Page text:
by David Self
We no longer hear the preacher at the lakeside, but through a different medium
The one-time owner of the Daily Express, Lord Beaverbrook, believed it was the job of a journalist to make mischief. Readers of Andrew Brown’s press commentary in these pages may suspect that this is the sole aim of most journalists. If I am honest, I must admit it is the fun part of the job.
Lord Beaverbrook also believed that journalism was a means of satisfying public curiosity — even of spreading propaganda. Many of us engaged in this trade have higher aspirations, and not all hacks deserve to be ranked with estate agents and MPs as members of the least admirable professions. Many of us have a genuine desire to describe accurately what goes on in our patch, and to explain what we observe to our readership. In pursuing these aims, those of us engaged in religious journalism do not always endear ourselves to those whose activities we report.
Twenty years ago, on my way back from a BBC recording, I drove past a church advertising a “gnome festival”. Unable to resist, I stopped and went in. Neatly arranged in the front pews were about 50 garden gnomes. The organiser was present, and agreed to be interviewed for radio. I collected my tape recorder from the car, and she earnestly explained that gnomes were being threatened by vandals, and needed sanctuary. The incumbent arrived for evensong and also agreed to be interviewed. “No one”, he told me in all seriousness, “should be denied the Word of God.”
We broadcast those interviews. Inevitably, they made Pick of the Week. My Bishop later expressed his regret that, as a Christian, I should expose my church in a poor light. I told him my job was to report, not to censor.
Confident Cabinet ministers relish a rough ride from Jeremy Paxman or John Humphrys. If the interviewer comes on strongly, even aggressively, the minister can answer vigorously and with conviction. A sympathetic interviewer leaves the politician with nothing to argue. Similarly, a sycophantic local reporter, perhaps unsure of his or her ground, might not challenge a parish spokesperson, and the resulting story would be written pleasantly enough, but without passion.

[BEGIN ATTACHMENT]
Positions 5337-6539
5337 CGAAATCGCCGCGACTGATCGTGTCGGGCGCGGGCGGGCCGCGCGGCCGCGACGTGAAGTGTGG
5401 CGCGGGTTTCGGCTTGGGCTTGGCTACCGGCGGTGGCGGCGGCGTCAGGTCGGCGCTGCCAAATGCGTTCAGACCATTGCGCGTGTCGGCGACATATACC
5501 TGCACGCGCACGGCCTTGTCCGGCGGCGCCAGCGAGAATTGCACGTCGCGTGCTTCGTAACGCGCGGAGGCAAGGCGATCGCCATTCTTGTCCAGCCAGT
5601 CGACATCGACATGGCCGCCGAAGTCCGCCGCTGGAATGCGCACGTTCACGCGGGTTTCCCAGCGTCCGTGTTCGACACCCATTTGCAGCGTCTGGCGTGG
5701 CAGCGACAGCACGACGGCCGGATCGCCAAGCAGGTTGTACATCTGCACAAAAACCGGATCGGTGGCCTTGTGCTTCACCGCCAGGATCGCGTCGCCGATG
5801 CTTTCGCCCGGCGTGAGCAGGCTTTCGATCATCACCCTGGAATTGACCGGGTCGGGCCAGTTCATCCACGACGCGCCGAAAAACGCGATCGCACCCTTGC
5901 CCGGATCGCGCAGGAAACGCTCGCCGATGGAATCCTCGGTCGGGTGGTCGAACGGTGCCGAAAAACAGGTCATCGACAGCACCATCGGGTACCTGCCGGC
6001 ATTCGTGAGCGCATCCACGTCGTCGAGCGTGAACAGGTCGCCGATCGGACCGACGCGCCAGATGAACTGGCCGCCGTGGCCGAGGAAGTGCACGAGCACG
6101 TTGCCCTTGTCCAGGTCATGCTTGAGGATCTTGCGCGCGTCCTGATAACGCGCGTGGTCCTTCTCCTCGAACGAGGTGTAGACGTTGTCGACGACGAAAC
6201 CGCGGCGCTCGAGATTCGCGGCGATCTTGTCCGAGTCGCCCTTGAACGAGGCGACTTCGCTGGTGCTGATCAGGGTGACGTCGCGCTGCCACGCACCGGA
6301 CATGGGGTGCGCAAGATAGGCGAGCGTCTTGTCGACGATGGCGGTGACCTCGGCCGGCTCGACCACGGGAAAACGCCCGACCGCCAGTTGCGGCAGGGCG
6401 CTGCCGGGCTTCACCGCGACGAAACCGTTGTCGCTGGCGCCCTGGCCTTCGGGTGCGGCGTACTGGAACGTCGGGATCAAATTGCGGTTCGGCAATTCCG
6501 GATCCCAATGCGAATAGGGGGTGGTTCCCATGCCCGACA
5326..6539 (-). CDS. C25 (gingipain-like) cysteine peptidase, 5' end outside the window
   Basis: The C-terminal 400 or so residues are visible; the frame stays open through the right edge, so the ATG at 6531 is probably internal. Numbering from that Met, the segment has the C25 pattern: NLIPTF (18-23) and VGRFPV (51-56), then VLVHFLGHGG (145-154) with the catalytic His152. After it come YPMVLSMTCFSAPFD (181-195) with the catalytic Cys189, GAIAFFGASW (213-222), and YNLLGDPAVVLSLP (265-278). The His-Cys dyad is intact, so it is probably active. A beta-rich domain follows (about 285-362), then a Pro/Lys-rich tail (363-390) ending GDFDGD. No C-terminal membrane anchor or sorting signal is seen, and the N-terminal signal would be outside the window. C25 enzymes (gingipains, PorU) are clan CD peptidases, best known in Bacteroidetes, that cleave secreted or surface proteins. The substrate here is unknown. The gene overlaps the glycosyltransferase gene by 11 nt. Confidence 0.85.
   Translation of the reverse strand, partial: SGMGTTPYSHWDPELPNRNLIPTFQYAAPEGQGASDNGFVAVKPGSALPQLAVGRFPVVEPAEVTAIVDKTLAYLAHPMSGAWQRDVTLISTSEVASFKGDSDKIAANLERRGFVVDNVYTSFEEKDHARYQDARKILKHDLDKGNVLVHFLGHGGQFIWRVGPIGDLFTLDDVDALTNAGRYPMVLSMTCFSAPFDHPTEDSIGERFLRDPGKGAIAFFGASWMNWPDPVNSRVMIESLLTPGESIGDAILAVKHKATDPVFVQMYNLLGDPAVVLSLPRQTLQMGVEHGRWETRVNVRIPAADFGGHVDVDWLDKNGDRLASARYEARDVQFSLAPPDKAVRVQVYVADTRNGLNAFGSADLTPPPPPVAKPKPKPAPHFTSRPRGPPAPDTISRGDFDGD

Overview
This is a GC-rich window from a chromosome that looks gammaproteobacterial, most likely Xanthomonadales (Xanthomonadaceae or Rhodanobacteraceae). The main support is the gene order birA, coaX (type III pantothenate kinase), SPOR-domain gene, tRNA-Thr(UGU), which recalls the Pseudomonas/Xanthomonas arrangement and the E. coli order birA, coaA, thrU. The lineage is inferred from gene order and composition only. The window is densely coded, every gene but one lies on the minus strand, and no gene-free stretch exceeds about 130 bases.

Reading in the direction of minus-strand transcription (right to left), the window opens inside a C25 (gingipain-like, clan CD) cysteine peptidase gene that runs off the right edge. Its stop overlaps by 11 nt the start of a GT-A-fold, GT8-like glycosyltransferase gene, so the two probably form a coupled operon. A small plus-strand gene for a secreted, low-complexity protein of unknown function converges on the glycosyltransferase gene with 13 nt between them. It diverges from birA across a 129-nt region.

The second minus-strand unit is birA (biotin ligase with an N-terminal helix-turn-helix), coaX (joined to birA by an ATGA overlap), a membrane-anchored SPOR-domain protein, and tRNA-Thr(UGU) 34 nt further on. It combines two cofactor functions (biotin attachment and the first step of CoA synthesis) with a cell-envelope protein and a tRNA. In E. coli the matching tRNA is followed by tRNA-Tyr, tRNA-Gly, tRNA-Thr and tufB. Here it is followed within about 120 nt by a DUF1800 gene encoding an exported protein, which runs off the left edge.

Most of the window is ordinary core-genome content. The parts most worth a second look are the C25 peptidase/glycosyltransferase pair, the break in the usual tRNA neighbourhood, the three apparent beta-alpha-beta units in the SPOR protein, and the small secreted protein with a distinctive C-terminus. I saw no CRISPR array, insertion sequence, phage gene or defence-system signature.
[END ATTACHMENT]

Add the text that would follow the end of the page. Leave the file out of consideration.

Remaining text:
What the churches also need to take on board is the fact that the future of the press is by no means assured. Online advertising is already threatening the viability of the local press. Regional papers are turning into free-sheets. At a national level, even titles such as the profitable Times Educational Supplement are planning their survival should their lucrative job of advertising disappear. Paid-for journalism may become a luxury.
Today’s society is privatised. We live in self-contained units. New ideas reach us largely through the media. No longer do crowds gather in the marketplace or by the lakeside to hear a novel preacher. Wise church leaders (at national and local levels) have learned to use the media, even if it means adopting its methods, to reach the unchurched. They take care to cultivate and brief reporters in jargon-free language. They know that, if their interviewer has to interrupt them with a supplementary question — “So what you mean by that is . . ?” — they are failing. They also expect to be quizzed robustly, and know that good journalists are not to be bought.
Even such paragons need also to be aware that specialist religious reporters may become an endangered species. If we do, then the churches will need to find their own interpreters. In the mean time, the religious press may seem like safe territory. What needs to be remembered is that part of the special fun of writing for these pages is that many mainstream journalists use the Church Times (and, increasingly, its website) as primary research.
David Self was media correspondent of The Listener.